The recently revised 2020 gross domestic growth projections for the Nigerian economy by the International Monetary Fund (IMF) portends a good omen for a nation that had been bogged down by gloomy economic outlook occasioned by the Covid-19 pandemic and ist consequential drop in oil revenue.
In its October World Economic Outlook report released in Washington last week, the IMF projected that Nigeria’s economy will contract by 4.3 per cent in 2020 in real terms. This is a 1.1 per cent improvement from the 5.4 per cent that was projected in June and deeper than the 3.4 per cent projected in April. The Washington-based institution projected that the economy will recover in 2021 by 1.7 per cent.
Gita Gopinath , IMF chief economist and director of the research department, said oil-exporting countries are battling the health and economic impact of the Covid-19 pandemic and the impact of low oil prices.
“They have been hit by the health crisis and they have been hit because they are oil exporters which had a collapse and more importantly, they just don’t have the resources that advanced economies have to deal with this crisis. Because we don’t have a financial crisis at this point, many emerging markets are able to borrow at record levels in foreign currency this year relative to previous years,” Gopinat said.
The IMF chief economist said the foreign debts being acquired by emerging market economies will not be enough and advised that there is a need for continued international support. This support, Gopinath explained, could be in terms of concessionary financing, aid and debt relief and restructuring.
“There are going to be developing and low-income economies that would need debt relief and, in some cases, restructuring of debt to make sure they have the space to do the spending that they need,” she said.
This contraction will be the worst recession in 37 years, and the second recession in five years, following closely after a negative economic growth of 1.58% in 2016. In 1983, Nigeria’s GDP at 2010 constant price receded by -10.93.
The World Bank had in its recent Nigeria Development Update (NDU) predicted that the Nigerian economy will plunge into severe recession, the worst in almost 40 years due to the collapse of oil prices and the outbreak of the coronavirus disease. The report titled, “Nigeria in Times of COVID-19: Laying Foundations for a Strong Recovery,” estimates that Nigeria’s economy would likely contract by 3.2% in 2020, with the assumption that the spread of Covid-19 in Nigeria is contained by the third quarter of 2020. However, if the spread of the virus becomes more severe, the economy could contract further.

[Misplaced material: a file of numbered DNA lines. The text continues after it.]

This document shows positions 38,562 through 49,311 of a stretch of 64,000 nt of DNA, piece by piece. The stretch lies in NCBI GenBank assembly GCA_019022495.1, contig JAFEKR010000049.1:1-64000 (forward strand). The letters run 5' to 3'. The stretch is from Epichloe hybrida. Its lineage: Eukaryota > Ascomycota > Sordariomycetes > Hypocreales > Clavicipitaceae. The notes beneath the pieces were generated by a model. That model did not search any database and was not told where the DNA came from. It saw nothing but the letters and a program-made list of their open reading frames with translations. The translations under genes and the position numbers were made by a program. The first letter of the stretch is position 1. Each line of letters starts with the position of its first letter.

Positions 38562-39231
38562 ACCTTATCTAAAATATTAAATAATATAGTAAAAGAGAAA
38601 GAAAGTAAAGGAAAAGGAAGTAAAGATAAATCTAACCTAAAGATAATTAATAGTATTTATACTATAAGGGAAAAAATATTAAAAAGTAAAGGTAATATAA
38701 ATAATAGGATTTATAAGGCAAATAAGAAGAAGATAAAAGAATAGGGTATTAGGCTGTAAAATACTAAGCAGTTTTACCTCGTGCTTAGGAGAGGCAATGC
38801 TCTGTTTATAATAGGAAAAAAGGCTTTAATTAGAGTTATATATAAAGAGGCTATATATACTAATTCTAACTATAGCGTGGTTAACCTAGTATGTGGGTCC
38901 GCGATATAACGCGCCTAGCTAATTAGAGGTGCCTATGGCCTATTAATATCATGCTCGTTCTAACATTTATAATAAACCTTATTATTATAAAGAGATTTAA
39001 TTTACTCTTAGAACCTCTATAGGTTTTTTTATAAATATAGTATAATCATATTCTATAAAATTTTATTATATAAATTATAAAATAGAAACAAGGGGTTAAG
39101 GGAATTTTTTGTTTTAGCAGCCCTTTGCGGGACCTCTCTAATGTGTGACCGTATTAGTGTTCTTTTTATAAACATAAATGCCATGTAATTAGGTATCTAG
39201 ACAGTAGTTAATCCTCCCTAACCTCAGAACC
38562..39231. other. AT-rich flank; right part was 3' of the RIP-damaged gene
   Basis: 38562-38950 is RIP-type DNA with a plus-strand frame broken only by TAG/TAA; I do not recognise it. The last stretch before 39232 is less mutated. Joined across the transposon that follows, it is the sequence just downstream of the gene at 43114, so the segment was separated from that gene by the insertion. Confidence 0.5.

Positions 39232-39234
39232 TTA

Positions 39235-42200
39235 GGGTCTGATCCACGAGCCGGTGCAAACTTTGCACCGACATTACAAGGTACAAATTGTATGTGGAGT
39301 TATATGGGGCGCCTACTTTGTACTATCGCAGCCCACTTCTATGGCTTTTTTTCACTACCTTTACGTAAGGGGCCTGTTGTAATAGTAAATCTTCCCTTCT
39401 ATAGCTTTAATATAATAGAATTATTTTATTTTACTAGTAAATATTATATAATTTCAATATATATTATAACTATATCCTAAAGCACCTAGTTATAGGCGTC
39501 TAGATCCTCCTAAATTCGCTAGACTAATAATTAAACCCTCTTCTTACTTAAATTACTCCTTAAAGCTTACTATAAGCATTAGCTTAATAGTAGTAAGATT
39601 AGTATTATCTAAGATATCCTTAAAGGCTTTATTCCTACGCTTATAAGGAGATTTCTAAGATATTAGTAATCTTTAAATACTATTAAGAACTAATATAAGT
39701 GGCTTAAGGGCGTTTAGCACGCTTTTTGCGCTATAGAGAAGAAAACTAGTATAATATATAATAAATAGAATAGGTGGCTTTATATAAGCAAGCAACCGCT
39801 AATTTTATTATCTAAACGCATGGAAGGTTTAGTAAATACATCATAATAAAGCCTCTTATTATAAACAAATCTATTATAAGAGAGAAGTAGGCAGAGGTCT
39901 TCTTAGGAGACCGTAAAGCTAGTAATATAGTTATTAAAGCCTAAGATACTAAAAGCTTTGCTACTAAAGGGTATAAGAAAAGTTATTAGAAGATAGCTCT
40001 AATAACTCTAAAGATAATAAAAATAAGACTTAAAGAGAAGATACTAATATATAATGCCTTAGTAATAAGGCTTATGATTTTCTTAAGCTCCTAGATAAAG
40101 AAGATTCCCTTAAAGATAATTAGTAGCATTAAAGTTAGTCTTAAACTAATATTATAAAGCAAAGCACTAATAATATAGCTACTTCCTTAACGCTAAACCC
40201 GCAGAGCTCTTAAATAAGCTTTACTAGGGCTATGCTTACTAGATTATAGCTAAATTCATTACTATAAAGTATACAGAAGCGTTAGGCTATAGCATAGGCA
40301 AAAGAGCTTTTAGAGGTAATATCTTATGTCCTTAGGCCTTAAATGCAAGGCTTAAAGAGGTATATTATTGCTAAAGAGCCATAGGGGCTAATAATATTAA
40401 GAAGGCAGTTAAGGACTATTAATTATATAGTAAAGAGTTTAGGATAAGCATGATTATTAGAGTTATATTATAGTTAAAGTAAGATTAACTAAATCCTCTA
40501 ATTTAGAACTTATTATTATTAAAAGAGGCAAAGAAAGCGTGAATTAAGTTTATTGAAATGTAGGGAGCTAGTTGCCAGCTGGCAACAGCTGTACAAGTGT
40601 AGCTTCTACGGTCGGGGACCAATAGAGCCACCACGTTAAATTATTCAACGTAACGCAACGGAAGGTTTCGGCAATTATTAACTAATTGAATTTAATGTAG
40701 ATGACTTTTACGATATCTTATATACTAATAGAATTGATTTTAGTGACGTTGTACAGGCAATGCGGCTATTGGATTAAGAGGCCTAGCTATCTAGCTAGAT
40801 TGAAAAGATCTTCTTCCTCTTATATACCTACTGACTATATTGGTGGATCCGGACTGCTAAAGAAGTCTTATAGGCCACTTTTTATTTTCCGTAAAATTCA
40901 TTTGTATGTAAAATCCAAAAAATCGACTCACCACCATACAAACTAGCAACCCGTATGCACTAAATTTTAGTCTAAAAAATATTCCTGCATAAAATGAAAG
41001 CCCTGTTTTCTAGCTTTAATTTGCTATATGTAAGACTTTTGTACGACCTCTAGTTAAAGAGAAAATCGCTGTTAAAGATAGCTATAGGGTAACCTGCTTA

It should be noted that the Nigerian economy was expected to grow by 2.1% in 2020 before the Covid-19 pandemic, which means that the pandemic has led to a reduction in growth by more than 5%.
According to the report, “The macroeconomic impact of the COVID-19 pandemic will likely be significant, even if Nigeria manages to contain the spread of the virus. Oil represents more than 80% of Nigeria’s exports, 30% of its banking-sector credit, and 50% of the overall government revenue. With the drop in oil prices, government revenues are expected to fall from an already low 8% of GDP in 2019 to a projected 5% in 2020.’’
Similarly, President Muhammadu Buhari said while presenting the 2021 budget proposal to the National Assembly that the country is heading for another recession, the second in four years. He noted, however, that the federal government has put in place plans to ensure rapid recovery in 2021. The president spoke against the backdrop of a significant increase in deficit beyond the provisions of the Fiscal Responsibility Act, following revenue pressures faced by the government.
He said: “The 2021 Budget was prepared amid a challenging global and domestic environment due to the persistent headwinds from the coronavirus pandemic. The resulting global economic recession, low oil prices and heightened global economic uncertainty have had important implications for our economy.
“The Nigerian economy is currently facing serious challenges, with the macroeconomic environment being significantly disrupted by the coronavirus pandemic. Real Gross Domestic Product, GDP, growth declined by 6.1 per cent in the second quarter of 2020. This ended the three-year trend of positive, but modest, real GDP growth recorded since the second quarter of 2017.
“I am glad to note that, through our collective efforts, our economy performed relatively better than that of many other developed and emerging economies. GDP growth is projected to be negative in the third quarter of this year. As such, our economy may lapse into the second recession in four years, with significant adverse consequences.
“However, we are working assiduously to ensure a rapid recovery in 2021. We remain committed to implementing programmes to lift 100 million Nigerians out of poverty over the next 10 years. We have also recently introduced the N75 billion Nigeria Youth Investment Fund, of which N25 billion have been provided in 2021 Budget.
The revised economic outlook of Nigeria by the IMF, though a welcome relief, should challenge the nation’s economic managers to go back to the drawing board and devise more pragmatic and sustainable policies to exit the economy from the woods as well as its propensity to slide into recession. One sure way to do this is to actualise the much touted economic diversification away from the over-dependence on crude oil.